Teaching with Contemporary Art

Under the Radar: Best of 2011

George Condo, "Jesus", 2002. Collection of Nancy and Robert Magoon.

The past year has been inspiring and simultaneously unpredictable when it comes to exhibitions. Whether it was celebrated blockbusters like Alexander McQueen or the current DeKooning show at MoMA, there is and was plenty to see, especially for educators interested in contemporary art. Think about it… In 2011 you could have spent 24 hours with Christian Marclay or done a long, slow pour with Lynda Benglis. You could have taken it outside for Art in The Streets at L.A.MoCA or grabbed your walking (not to mention, driving) shoes for Pacific Standard Time.

But some shows flew a little under the radar, even a few housed in major museums, and they had plenty to offer when it comes to teaching. This week I wanted to share the first of two posts dedicated to some inspiring shows that made me look again this past year. Links are included to the shows and/or examples of the work.

“George Condo: Mental States” at the New Museum. Forget about any renewed possibilities for hanging a show salon style, even though that’s probably worth looking into, this show thrust Condo’s portraits of invented characters into my line of vision when I was actually at the New Museum to catch the Lynda Benglis show. Condo’s exhibit proved one can most definitely be blown away by surprise. His work, to me, felt somehow comical and compassionate all at the same time. Portraiture gone wild. Kanye West knew what he was doing.

“Mark Morrisroe (1959-1989)” at ClampArt. I had seen Morrisoe’s work reproduced before, but never in person. Looking into the Poloroids had me imagining, over and over, the stories behind the pictures (or the pictures behind the stories- one of the two). During this exhibit I realized some of the best photography first makes you wonder about the story and then… the photographer. This isn’t always the case with drawing, painting or sculpture.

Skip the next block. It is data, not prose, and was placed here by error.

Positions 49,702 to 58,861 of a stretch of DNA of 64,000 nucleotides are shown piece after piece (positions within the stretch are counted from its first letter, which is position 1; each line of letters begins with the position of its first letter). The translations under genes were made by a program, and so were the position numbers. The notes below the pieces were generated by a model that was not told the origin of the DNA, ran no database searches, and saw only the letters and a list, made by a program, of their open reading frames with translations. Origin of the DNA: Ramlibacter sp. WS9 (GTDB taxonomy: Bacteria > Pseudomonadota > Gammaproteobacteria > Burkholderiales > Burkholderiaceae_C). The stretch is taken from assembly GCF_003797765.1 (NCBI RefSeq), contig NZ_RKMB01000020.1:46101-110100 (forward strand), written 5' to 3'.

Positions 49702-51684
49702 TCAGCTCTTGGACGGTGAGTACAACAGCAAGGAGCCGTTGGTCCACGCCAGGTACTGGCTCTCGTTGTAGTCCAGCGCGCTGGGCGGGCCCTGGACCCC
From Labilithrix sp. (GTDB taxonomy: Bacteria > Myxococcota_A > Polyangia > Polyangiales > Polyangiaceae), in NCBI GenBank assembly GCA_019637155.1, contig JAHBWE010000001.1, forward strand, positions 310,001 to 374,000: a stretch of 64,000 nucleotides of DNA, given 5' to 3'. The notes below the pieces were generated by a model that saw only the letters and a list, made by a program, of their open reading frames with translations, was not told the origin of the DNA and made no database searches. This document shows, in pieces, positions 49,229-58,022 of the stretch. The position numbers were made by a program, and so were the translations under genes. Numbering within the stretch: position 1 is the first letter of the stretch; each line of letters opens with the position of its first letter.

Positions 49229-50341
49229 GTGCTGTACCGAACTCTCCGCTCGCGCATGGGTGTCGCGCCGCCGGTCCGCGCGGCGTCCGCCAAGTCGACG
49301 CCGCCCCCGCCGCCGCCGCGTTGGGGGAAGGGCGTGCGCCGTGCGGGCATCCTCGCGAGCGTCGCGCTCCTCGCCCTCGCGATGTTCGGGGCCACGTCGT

“Nick Cave: Meet Me At The Center Of The Earth” at the Seattle Art Museum. Cave’s narrative about the original Soundsuits, conceived shortly after Septemeber 11th and reproduced on the wall of the museum, had me hooked from the start. While McQueen’s threads were certainly entertaining, I still find Cave’s more energetic and compelling. Brash, infectious inspiration that isn’t just for sculptors or those interested in textiles.

Howard Hodgkin at Gagosian Gallery. This show (still on view through the end of the week) is a wild and joyous example of precision in gesture and color. Hodgkin’s painting taught me to examine the texture and juxtaposition between lights and darks in his paintings on wood. Often literally working outside the box, this exhibit encouraged a physical response, even if it was simply to sit on the benches and linger. (Imagine that? Lingering? On benches? In a major gallery with Hodgkin’s color and brushstrokes everywhere you look?). Can bold, gestural painting make you slow down and see? Absolutely.

“Day Job” at The Drawing Center. This was one of the more inspirational group shows of the year, curated by Nina Katchadourian, and featured artists who created works somehow related to their jobs or used the exhibition theme to begin a new project. I was introduced to the exquisite drawing of Pasquale Cortese and the layered constructions of Luis Romero, and that’s just for starters. Working artists left there thinking, “I can do this.” At least I did.

Next week:

Richard Serra returns.

Love it or hate it- Laurel Nakadate.

Katharina Grosse at Mass MoCA.

And more!


Wishing everyone a wonderful holiday…